story of jazz cannot be complete without reference to the venue that served as
the springboard to fame for Duke Ellington and Cab Calloway, two of the most
notable bandleaders of their time.
Cotton Club was the most famous of New York’s nightclubs in the 20’s and 30’s;
attracting an audience that often included the cream of New York society. It
was a legendary nightspot in Harlem and featured prominent black entertainers
who performed for white audiences. The venue first opened in 1920 as the Club
Deluxe, on Lennox Ave in Harlem under the ownership of the first African
American heavyweight boxing champion, Jack Johnson.
1922 the club was taken over by Owen Madden, a well-known underworld figure in
Manhattan. Madden changed the establishment of the club and limited the
audience to white patrons. He turned Cotton Club into the most popular cabaret
in Harlem and expanded the sitting capacity from 400 to 700.
fame of the club spread with weekly radio broadcasts of its programs exposing
its musicians to a national audience. The club’s best years were from 1922 to
1935 when it was forced to close after the race riots in Harlem.It reopened in
September 1936 and moved downtown to West 48th street where it continued to
operate until June 1940, when it finally closed not being able to regain its
its heyday, the club’s glittering revues provided a medium for performances by
the most prominent jazz musicians of the day. The house band when the club
first opened was Andy Preer’s Cotton Club Syncopators, and in 1927 after
Preer’s death, Duke Ellington’s orchestra was engaged and its residency became
the most celebrated in the club’s history, lasting until 1931.
of the principal jazz musicians of the time played at the Cotton Club at some
stage, including Louis Armstrong. However, the club was better known and
identified with the music of Duke Ellington and later on Cab Calloway. Cab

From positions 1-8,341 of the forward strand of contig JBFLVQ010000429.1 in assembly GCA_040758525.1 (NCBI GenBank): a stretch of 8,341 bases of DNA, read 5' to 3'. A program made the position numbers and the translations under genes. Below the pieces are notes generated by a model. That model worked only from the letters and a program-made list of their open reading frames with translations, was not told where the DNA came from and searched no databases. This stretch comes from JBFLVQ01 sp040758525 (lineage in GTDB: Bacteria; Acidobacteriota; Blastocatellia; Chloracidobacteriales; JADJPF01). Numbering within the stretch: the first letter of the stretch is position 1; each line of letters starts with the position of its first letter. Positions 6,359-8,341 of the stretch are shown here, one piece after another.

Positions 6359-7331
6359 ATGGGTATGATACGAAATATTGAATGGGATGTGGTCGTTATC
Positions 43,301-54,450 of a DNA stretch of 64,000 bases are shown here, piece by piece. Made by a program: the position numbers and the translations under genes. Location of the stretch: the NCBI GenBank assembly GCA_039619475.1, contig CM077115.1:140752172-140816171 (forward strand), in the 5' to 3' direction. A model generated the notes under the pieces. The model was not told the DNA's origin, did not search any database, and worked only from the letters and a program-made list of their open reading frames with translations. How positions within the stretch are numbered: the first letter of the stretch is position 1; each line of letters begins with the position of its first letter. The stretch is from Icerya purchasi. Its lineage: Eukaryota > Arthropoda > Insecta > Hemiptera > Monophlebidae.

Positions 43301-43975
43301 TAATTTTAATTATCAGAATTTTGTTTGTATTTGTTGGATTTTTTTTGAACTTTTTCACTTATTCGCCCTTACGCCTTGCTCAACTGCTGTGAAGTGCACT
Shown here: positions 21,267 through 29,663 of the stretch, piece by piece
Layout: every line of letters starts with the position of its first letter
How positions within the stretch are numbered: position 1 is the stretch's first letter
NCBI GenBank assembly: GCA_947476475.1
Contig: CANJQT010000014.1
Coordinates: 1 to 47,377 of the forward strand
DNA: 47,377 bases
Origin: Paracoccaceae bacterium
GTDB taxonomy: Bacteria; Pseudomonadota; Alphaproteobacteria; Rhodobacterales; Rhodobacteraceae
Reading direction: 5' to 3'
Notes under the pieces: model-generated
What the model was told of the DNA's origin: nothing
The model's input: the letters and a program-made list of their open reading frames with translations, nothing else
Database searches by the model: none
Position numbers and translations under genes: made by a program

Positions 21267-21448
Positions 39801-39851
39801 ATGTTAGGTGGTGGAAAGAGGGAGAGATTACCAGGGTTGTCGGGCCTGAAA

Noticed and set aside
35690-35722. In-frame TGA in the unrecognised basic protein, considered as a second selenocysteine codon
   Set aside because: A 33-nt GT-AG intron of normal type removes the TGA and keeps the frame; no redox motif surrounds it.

Calloway and his orchestra took over as house band at the club in 1931 and they
too; had a long run of success.
was born Cabell Calloway III in Rochester, N.Y. on December 25th, 1907. He was
a bandleader, songwriter and vocalist. He was closely associated with the
Cotton Club and appeared there as a regular performer.
was a master of energetic scat singing and his band featured trumpeters Dizzy
Gillespie and Adolphus Cheatman, saxophonists Ben Webster and Leon Berry,
guitarist Danny Baker and bassist Milt Hinton.
spent his early years growing up in West Baltimore’s Sugar Hill area, considered
at the time as the cultural, political and business hub of black society.
1922, his parents realizing his aptitude for music enrolled him for private
continued to study music and voice throughout his formal education. Later on,
he began playing and frequented nightclubs in Baltimore where he met drummer
Chick Webb and pianist Johnny Jones who would become his mentors.
had a sister called Blanche who was also in show business and after his
graduation from high school; he joined Blanche in a touring production of a
popular black musical called, “Plantation Days.”
would later credit Blanche for inspiring him to enter show business. His main
interest was in singing and entertaining and he spent a lot of time at clubs
such as the Dreamland Ballroom, the Sunset Café and Club Berlin.
was during this time that he met Louis Armstrong who taught him to sing in the
“scat” style. He eventually left school and began singing with a band called